Pioneering Cancer Research Firm Opens in Liverpool
Pioneering Cancer Research Firm Opens in Liverpool
Complete the form below and we will email you a PDF version of "Pioneering Cancer Research Firm Opens in Liverpool"
The first of a 120-strong team of scientists start work at a new cancer research and development company based in Liverpool.
The launch of Redx Oncology is a significant milestone in the city’s plans to develop its knowledge-based economy.
The firm is also the first spin out from Redx Pharma, an early stage drug development company already based in the city.
Redx Oncology has been backed with £5.9 million of public money from the Government’s Regional Growth Fund - the only UK biotech to receive public sector support in the last round of funding.
Redx has also proved attractive to private investors, brokered by Acceleris, the Manchester-based corporate finance boutique.
Redx Oncology starts life with a five-year programme based around Redx Pharma’s existing pipeline of research cancer drugs. These cover a wide variety of cancer types, and are designed to deliver a flow of experimental drugs for progression into human clinical trials.
Derek Lindsay, managing director of Redx Oncology, says: “Liverpool has a highly respected reputation in cancer care. The Liverpool Cancer Research UK Centre along with the University of Liverpool and the Royal Liverpool Hospital provide a rich environment for developing new remedies against cancer. We believe that our new Oncology R&D centre will provide an important new resource in the challenge of improving the patient experiences and outcomes with this disease.”
The Redx Oncology team consists of chemists, analytical scientists, biology scientists, administration staff and up to 24 trainees. Many of these new staff are being recruited from outside of the area.
For now Redx Oncology will operate from labs within the University of Liverpool’s Duncan Building but it is part of a wider vision and will be anchor tenant of a new Liverpool BioInnovation Centre.
This building will have 70,000 sq ft of lab space and was granted planning permission in March. It represents the first phase of a new BioCampus in the city - an ambitious scheme being driven by a partnership between the Royal Liverpool Hospital, the University of Liverpool and the Liverpool School of Tropical Medicine.
The BioCampus will sit alongside the planned new £451m Royal Liverpool Hospital and will bring together the expertise of medics, academics and biotech companies.
Tony Bell, chief executive of the Royal, said: “The key to successful knowledge economies is being able to connect academic and specialist research assets to emerging technologies that have major market potential, which is the Silicon Valley model and it’s something the BioCampus has been designed to emulate.”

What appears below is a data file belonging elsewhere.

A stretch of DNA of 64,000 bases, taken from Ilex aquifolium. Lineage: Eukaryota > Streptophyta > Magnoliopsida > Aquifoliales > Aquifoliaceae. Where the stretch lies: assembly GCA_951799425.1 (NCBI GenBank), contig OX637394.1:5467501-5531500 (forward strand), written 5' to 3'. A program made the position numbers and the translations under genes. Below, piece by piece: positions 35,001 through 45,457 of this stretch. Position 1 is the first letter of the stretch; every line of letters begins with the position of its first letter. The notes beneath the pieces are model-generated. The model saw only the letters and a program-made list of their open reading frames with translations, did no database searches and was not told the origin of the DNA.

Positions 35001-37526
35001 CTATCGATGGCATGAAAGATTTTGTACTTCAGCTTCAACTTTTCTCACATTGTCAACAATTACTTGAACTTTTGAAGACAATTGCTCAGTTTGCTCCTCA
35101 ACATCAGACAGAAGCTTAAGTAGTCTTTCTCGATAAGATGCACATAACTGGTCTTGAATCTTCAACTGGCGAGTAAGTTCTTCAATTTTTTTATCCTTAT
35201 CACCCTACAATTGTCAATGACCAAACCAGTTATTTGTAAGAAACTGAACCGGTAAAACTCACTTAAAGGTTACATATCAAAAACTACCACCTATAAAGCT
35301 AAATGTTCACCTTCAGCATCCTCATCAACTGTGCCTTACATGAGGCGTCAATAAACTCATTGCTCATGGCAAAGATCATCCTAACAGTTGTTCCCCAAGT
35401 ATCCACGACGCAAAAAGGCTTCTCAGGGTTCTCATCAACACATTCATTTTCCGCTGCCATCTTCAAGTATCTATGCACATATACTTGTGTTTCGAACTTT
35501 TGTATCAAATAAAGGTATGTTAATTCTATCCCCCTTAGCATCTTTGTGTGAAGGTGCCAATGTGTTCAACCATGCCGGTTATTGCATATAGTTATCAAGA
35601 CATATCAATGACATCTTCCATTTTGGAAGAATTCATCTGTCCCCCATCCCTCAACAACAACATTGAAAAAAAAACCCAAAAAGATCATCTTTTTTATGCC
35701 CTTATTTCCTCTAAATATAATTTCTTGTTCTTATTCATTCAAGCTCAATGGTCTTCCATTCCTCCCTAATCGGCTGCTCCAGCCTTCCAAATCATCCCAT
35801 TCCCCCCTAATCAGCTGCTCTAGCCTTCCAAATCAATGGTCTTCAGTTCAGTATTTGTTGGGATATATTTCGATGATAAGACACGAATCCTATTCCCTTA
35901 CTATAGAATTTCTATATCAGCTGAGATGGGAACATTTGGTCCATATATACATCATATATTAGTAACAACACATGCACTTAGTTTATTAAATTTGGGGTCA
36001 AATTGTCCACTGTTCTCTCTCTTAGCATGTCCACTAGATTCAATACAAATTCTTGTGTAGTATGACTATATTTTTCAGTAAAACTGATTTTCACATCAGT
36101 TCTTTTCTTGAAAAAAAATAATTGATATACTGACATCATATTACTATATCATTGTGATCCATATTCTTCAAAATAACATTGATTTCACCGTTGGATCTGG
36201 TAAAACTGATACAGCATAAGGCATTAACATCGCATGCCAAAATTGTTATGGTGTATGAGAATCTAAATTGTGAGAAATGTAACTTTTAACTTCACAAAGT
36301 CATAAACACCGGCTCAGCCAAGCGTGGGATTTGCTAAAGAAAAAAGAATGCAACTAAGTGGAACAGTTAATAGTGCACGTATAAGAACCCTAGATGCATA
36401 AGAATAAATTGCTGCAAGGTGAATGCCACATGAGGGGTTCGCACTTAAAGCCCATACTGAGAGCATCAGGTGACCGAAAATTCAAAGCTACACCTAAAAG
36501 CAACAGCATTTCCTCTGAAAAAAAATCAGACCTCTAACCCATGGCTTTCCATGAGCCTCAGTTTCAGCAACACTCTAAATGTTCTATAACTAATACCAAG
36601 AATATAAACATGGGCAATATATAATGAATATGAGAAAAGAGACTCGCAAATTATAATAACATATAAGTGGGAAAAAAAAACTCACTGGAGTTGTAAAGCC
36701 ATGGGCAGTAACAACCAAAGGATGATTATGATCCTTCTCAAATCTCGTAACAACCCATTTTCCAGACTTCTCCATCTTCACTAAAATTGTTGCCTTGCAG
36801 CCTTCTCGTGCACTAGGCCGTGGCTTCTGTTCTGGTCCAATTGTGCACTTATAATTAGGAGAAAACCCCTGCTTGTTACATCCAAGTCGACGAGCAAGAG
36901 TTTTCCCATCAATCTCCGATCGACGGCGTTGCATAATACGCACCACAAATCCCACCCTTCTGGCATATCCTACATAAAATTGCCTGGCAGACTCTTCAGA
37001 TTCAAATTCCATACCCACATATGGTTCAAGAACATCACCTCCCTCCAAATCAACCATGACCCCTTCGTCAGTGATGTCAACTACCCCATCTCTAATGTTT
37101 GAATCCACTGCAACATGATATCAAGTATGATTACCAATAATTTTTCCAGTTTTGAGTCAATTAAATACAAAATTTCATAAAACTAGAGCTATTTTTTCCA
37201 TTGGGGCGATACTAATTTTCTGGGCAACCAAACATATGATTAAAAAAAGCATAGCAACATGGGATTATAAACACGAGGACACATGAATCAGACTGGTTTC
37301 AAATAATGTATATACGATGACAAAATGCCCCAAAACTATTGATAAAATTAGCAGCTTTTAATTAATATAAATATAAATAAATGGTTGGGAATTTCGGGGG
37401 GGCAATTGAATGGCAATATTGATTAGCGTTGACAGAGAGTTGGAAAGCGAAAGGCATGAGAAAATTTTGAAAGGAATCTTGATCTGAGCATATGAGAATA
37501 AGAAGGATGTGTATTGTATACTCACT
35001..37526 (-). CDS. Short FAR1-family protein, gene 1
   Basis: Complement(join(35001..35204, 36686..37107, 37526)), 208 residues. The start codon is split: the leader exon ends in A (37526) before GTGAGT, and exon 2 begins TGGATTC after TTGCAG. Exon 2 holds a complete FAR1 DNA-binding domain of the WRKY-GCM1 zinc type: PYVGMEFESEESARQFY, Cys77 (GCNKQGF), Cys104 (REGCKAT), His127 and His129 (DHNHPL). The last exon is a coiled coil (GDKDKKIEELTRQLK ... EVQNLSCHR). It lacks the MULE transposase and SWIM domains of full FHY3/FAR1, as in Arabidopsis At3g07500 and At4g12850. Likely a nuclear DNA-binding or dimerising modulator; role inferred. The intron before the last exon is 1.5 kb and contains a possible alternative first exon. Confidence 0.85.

Max Steinberg, chief executive of Liverpool Vision, the city's economic development company, which supported Redx’s RGF bid said: “The expansion of Redx is a powerful statement of intent in respect of Liverpool's ambitions in bio sciences and we wish the team at Redx Oncology every success with growing the business and contributing to Liverpool’s reputation as a centre of excellence for cancer research.”
Redx has been able to galvanize support because it has opened up a potentially vast new intellectual property space.
“Our approach is based on modifying existing drugs to create novel therapies which have their own IP value” says Dr Neil Murray, chief executive of Redx Pharma.
The Redx approach challenges conventional wisdom within big pharma. A pharmacophore is the accepted chemical model explaining how known medicines bind to their targets.
Traditionally scientists would try and improve upon existing drugs by making chemical changes in such a way as to leave the essential phamacophore unchanged.
Redx challenges the dogma of how to improve upon existing medicines by fundamentally changing the pharmacophore of these drugs and, therefore, entering uncharted drug space which leads to a number of potential benefits.
“Working in this way, we have created a substantial library of original compounds,” says Dr Murray. “A significant number of these compounds have passed the proof of concept stage. They promise a variety of patient benefits such as greater efficacy, fewer side effects or offer a different means of delivery - a pill, for example, as opposed to an injection.”
The company's Redox Switch™ platform technology is at the heart of this process. It allows for rapid assessment of new drug candidates, which can go forward to development programs with lower risk and greater speed through clinical trials.
The compounds which pass proof of concept stage are potentially the product line that will allow Redx to achieve revenues by entering into licensing agreements with mid-sized and large pharmaceutical partners who undertake further clinical studies on promising new drug compounds. As Dr Murray puts it: “We’re a discovery engine for big pharma.”
In addition to its cancer portfolio, Redx Pharma has a pipeline of new compounds in several other therapeutic areas. It is progressing programs in the areas of cardiovascular medicine, influenza and antibiotics.
Redx Pharma expects to do its first commercial deals this year. Dr Murray says Redx Oncology expects to achieve the same in the second year of operations.